As the globe’s fish stocks are depleted, the fishing fleet grows ever larger. But more trawlers are finding fewer and fewer fish. So what can be done about global fisheries in crisis?
Each fishing season is more challenging than the one before. An increased fleet and a diminished fish stock are a recipe for global disaster. In short, the populations of fish simply cannot meet the world’s demands.
Today, we take a look at a special report from ABC called Crisis In The World’s Fisheries. It examines China’s deep sea fishing fleet – the world’s largest. With 2,600 mega trawlers designed to strip the ocean floor, China consumes roughly one third of the globe’s fish supplies.
In this ABC clip, Chinese fishermen discuss the critical state of the fishing industry and the paltry state of their annual catch. In fact, many Chinese fishing crews are currently propped up by government subsidies and little else.
But short-term solutions won’t mend the shattered oceanic ecosystem. Both the ocean’s fish and the local fishermen are in danger of being wiped out by monster trawlers.
Fisheries in crisis mean a globe in crisis. When trawlers scrape the ocean floor, they not only decimate vital fish stocks, they threaten and endanger any marine creatures unlucky enough to encounter their nets.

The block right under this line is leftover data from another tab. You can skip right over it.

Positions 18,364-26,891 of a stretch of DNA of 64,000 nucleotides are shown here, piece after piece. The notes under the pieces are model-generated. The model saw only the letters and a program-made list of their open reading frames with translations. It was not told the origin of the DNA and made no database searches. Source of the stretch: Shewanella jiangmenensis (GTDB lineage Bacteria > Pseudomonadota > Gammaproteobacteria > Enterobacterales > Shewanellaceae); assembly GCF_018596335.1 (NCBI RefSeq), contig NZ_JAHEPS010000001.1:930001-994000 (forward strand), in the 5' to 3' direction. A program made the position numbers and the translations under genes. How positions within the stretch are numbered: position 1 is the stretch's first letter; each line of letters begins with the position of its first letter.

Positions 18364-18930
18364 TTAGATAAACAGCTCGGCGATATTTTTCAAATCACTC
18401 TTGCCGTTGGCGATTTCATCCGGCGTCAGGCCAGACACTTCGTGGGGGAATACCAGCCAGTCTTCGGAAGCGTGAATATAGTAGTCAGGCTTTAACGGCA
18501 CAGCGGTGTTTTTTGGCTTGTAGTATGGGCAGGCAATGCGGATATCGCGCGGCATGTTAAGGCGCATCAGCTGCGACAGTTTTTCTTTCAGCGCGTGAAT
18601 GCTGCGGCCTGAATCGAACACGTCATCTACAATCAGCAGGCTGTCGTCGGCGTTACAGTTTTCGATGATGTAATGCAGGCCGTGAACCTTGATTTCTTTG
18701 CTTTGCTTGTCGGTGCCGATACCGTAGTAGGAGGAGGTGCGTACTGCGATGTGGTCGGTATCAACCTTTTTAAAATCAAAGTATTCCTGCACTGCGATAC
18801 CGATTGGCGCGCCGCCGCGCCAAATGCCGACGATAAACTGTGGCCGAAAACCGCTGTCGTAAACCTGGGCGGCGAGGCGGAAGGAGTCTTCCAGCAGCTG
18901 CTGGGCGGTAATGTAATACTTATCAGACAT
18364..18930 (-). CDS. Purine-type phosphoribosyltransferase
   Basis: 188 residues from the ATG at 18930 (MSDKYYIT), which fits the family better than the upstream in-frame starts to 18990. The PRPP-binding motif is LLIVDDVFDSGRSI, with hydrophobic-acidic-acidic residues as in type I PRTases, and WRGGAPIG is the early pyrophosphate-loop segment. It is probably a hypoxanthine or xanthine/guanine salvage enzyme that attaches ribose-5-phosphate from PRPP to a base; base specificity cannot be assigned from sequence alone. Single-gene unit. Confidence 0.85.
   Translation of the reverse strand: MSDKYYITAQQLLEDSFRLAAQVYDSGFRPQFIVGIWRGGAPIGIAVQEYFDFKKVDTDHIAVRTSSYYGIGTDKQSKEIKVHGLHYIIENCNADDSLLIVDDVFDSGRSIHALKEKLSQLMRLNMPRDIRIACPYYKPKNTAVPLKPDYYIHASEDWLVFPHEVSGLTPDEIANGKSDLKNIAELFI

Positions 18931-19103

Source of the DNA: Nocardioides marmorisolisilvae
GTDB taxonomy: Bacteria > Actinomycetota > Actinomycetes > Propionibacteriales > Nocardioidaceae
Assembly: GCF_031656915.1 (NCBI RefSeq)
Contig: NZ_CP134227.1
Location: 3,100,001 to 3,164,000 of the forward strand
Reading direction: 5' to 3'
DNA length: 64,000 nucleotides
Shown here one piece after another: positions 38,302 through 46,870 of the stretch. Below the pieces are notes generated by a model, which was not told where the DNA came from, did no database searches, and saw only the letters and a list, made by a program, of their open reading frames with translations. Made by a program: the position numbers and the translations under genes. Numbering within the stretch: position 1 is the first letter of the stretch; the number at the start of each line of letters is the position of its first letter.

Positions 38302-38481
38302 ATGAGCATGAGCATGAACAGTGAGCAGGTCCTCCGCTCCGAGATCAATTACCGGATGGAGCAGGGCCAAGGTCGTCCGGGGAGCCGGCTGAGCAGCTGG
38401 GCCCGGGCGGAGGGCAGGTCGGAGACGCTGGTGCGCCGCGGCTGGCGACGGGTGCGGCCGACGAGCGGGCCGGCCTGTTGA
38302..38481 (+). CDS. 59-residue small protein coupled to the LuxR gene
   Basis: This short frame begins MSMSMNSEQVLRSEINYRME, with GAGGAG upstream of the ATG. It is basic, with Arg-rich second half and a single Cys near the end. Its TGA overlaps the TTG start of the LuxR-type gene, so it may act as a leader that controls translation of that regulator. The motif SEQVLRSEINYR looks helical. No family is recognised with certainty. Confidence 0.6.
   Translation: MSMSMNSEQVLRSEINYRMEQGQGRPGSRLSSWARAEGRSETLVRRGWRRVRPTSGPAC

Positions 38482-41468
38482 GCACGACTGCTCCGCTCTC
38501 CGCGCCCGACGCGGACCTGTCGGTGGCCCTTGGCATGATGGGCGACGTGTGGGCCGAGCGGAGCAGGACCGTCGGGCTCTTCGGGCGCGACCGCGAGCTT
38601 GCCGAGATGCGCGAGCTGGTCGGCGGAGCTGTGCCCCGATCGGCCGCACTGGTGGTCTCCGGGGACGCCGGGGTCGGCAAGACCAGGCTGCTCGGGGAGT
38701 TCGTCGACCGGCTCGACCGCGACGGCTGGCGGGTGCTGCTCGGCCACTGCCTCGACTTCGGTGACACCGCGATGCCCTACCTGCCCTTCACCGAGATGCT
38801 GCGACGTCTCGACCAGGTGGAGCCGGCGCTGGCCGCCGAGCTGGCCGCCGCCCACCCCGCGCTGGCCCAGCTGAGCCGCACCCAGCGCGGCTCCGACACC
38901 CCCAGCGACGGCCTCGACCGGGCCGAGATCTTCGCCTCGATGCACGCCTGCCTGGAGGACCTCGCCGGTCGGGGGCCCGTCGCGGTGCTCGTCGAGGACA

The clip above highlights efforts by the Chinese government to restore stocks by releasing baby fish, extending fishing bans, and reducing the number of boats. But even with these measure in place, fishermen (and leading scientists) say it won’t be enough.
At Sea Life Rescue, we remain fully committed to fisheries in crisis. We understand that restoring the vast and complex ocean ecosystem will require creativity, hard work, increased awareness, and thoughtful regulations.
We continue to tirelessly advocate for vulnerable sea life through our efforts to restore fish stocks, protect endangered species, and raise awareness the world over regarding the oceans, marine life, and fisheries in crisis.
Because many fish species are critically endangered, it is vital that we remain steadfast in our endeavors. When governments, fishermen, consumers, and conservationists align their vision for a restored ocean, change is possible.